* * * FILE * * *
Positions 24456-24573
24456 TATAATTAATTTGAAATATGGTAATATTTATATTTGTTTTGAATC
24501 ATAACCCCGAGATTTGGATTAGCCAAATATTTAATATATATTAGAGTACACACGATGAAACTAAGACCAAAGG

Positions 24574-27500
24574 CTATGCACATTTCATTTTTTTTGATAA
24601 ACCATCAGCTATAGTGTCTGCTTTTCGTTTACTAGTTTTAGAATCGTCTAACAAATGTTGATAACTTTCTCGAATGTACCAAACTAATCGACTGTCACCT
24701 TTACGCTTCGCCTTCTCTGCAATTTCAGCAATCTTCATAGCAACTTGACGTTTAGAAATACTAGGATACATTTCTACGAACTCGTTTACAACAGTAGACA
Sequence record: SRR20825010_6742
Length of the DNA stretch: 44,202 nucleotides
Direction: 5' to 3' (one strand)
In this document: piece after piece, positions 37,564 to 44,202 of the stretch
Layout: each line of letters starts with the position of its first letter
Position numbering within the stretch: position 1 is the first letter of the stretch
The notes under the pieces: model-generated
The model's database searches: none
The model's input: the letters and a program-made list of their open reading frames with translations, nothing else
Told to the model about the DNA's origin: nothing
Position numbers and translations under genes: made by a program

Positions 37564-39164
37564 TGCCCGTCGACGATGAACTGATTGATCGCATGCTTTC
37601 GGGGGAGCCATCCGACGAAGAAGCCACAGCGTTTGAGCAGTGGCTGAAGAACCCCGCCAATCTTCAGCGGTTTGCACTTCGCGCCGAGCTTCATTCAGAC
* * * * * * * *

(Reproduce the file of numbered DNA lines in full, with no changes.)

Positions 24456-24573
24456 TATAATTAATTTGAAATATGGTAATATTTATATTTGTTTTGAATC
24501 ATAACCCCGAGATTTGGATTAGCCAAATATTTAATATATATTAGAGTACACACGATGAAACTAAGACCAAAGG

Positions 24574-27500
24574 CTATGCACATTTCATTTTTTTTGATAA
24601 ACCATCAGCTATAGTGTCTGCTTTTCGTTTACTAGTTTTAGAATCGTCTAACAAATGTTGATAACTTTCTCGAATGTACCAAACTAATCGACTGTCACCT
24701 TTACGCTTCGCCTTCTCTGCAATTTCAGCAATCTTCATAGCAACTTGACGTTTAGAAATACTAGGATACATTTCTACGAACTCGTTTACAACAGTAGACA
Sequence record: SRR20825010_6742
Length of the DNA stretch: 44,202 nucleotides
Direction: 5' to 3' (one strand)
In this document: piece after piece, positions 37,564 to 44,202 of the stretch
Layout: each line of letters starts with the position of its first letter
Position numbering within the stretch: position 1 is the first letter of the stretch
The notes under the pieces: model-generated
The model's database searches: none
The model's input: the letters and a program-made list of their open reading frames with translations, nothing else
Told to the model about the DNA's origin: nothing
Position numbers and translations under genes: made by a program

Positions 37564-39164
37564 TGCCCGTCGACGATGAACTGATTGATCGCATGCTTTC
37601 GGGGGAGCCATCCGACGAAGAAGCCACAGCGTTTGAGCAGTGGCTGAAGAACCCCGCCAATCTTCAGCGGTTTGCACTTCGCGCCGAGCTTCATTCAGAC